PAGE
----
Global Head of Customer Engagement Marketing at Spark44 (an agency dedicated to the global marketing of Jaguar Land Rover brands) Ahmed Hasan has spent his career carving out success in unorthodox ways.
Responsible for driving the transformation and digital marketing strategy of his clients, Ahmed was formerly Chief Digital Officer at GE Healthcare.
Ian Truscott sits down with him to talk Blink-182, the advantages of failing fast, and why now is a great time for lean thinking marketers.
What would be top of your rider for your next marketing gig?
A company that knows it needs help, but most importantly is sincerely open to change. It can’t be people trying to prove Einstein’s theory of insanity wrong… which sadly it is in most established companies!
What or who are your marketing influencers?
The inspiration for my marketing career was really the confluence of technology and data that permitted the potential to deliver messaging at a personal level.
If I was Spotify, what would I play for you first thing Monday morning to get you going?
Pretty much any Blink-182 song. All my best strategic thinking is done to Blink-182 on shuffle and at a deafening level.
The curtain pulls back, you step out on the stage of your new marketing gig – what do you open with?
In the modern world, like in the old world the most important thing is to ascertain either the problem you’re trying to solve or the ambition you’re trying to realize. Then breaking that down in to the key drivers to solve, then a capability assessment across tech, data and creative and finally whether you have the work force with the right attitude and culture to drive the change. Wrap all that in to a strategy and vision statement and do it!
The audience is dancing in the aisles, it loves that track. What keeps the house jumping?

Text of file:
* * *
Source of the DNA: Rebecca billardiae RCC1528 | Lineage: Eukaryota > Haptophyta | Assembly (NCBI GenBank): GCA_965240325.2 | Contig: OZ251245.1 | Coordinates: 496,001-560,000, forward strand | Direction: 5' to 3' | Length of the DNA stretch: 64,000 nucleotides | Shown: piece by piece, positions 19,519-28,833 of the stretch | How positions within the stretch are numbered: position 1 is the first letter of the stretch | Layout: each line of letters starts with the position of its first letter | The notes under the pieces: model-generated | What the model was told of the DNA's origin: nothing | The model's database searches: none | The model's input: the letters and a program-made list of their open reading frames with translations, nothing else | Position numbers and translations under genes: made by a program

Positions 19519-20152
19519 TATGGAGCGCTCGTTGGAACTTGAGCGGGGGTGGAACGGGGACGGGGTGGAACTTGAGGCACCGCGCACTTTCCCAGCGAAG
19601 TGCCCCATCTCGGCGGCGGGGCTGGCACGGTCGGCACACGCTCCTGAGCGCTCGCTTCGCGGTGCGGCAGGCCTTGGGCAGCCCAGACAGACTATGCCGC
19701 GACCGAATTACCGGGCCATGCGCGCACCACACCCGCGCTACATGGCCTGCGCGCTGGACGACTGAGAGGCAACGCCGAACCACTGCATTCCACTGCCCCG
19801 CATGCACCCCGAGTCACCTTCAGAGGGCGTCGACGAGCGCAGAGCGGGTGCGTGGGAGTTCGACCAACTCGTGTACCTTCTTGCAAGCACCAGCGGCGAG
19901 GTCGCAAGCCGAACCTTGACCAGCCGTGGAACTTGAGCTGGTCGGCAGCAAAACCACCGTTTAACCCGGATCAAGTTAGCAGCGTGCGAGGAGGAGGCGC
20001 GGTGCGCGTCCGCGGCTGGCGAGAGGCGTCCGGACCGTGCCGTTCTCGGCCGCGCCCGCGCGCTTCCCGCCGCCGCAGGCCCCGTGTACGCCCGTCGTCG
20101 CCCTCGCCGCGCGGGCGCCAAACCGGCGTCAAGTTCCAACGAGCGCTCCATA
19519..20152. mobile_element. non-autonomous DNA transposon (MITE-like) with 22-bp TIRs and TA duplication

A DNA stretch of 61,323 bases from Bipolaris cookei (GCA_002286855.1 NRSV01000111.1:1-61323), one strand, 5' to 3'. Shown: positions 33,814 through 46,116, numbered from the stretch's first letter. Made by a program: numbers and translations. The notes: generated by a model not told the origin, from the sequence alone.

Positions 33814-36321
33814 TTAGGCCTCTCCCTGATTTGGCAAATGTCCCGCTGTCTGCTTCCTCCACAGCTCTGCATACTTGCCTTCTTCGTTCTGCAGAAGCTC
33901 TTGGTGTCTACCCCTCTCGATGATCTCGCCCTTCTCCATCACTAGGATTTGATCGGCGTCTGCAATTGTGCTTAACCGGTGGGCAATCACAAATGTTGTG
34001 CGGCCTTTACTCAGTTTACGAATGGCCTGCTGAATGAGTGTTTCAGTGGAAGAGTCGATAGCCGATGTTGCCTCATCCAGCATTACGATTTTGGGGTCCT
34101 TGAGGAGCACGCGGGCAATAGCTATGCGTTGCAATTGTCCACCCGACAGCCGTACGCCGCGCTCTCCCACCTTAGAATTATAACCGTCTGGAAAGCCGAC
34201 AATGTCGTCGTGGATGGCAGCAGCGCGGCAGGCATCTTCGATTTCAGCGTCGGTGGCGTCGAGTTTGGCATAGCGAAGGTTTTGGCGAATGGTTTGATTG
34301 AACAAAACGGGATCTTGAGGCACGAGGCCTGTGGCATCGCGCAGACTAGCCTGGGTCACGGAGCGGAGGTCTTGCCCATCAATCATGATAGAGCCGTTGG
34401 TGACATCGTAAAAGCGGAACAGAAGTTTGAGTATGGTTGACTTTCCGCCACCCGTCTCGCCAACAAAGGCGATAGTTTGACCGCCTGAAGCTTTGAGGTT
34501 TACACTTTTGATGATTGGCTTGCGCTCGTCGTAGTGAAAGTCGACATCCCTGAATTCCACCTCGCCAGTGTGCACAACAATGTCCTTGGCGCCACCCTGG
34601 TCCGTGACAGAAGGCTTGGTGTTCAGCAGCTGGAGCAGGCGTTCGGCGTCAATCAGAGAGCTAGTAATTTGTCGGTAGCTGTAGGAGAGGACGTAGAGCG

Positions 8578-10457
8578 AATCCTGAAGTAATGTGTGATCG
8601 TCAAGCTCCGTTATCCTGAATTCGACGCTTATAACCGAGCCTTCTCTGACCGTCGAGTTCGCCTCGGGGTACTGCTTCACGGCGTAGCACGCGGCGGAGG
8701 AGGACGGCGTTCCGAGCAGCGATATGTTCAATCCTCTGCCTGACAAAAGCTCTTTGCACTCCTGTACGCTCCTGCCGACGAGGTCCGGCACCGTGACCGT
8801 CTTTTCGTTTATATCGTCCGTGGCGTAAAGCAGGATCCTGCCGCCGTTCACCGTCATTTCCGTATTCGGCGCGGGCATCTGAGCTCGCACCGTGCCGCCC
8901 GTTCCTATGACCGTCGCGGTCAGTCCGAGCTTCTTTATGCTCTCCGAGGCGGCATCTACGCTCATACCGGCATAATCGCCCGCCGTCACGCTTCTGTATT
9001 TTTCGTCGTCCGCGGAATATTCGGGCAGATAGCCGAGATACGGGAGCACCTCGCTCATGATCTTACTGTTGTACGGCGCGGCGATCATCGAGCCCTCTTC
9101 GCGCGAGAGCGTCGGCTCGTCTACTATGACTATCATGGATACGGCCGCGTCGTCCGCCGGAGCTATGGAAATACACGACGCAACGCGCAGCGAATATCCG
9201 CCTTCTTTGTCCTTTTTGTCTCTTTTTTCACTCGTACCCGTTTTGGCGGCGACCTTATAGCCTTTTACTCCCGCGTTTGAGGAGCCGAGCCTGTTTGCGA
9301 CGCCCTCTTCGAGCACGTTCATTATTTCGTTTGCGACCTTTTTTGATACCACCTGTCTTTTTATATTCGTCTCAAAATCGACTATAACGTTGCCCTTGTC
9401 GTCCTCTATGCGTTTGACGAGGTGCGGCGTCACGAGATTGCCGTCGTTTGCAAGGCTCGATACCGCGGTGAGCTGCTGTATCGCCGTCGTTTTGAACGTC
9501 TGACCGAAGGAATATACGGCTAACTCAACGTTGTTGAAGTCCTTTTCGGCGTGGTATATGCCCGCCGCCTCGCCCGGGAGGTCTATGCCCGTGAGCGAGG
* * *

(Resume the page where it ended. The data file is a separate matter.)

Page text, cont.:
Test and learn in a fail fast environment. Nothing feels better than seeing the change. The sooner you can see the benefits, the more people believe change can happen. Actions speak louder than words.
“Test and learn in a fail fast environment; nothing feels better than seeing the change. The soon you can see the benefits, the more people believe change can happen.”
You’re playing a huge stadium; how do you know the audience can hear your tune?
The only KPI for me is the one that identifies whether the problem or goal is being addressed. Sales, leads, cycle time – whatever it is, that is the measure. Under that you can pin a few operational KPIs that roll up to indicating movement. The trick is to keep your KPI measures to between three and five in my experience. Any more than that and you get lost in data.
If there was a billboard chart for marketing trends, what would be your Number 1?
It’s the move away from advertising to a more scientific marketing approach where the potential is to show you what you need, not what you don’t. We’re a few miles from that now, but the potential is there.
What would you throw from your hotel window into the Rockstar CMO pool?
Anyone that thinks change is not going to affect their industry, or that belligerently doesn’t want to change. And the term ‘big data’. We should all be focused on little data.
What’s got you rocking today?
I’m so intrigued by the marketing world today; we’re in a state of mess personalization as opposed to mass personalization, companies keep being convinced they need to spend more on technology, big data is still a myth and no one gets insight. Add to that people bemoaning reducing marketing budgets, it is truly a great time for lean thinking marketers – those that see that what every company has already invested in is enough to drive significant marketing and brand improvements. It just takes some clear thinking, a few theories, some clever people and the freedom to try.
If there was a marketing hall of fame, who would you induct?
Kieran Murphy, CEO of GE Healthcare. He was the one that truly let me play with the tools in hand and with that we did some pretty cool things.
Any final words before you drop the mic?
There has never been a better time to be in marketing. The current global economy and country legislature, plus the apathy of consumers to ads is going to require us to deliver conscientious valuable marketing that does not get in the way of our target audiences, but supports them in their daily lives. Let’s do that.
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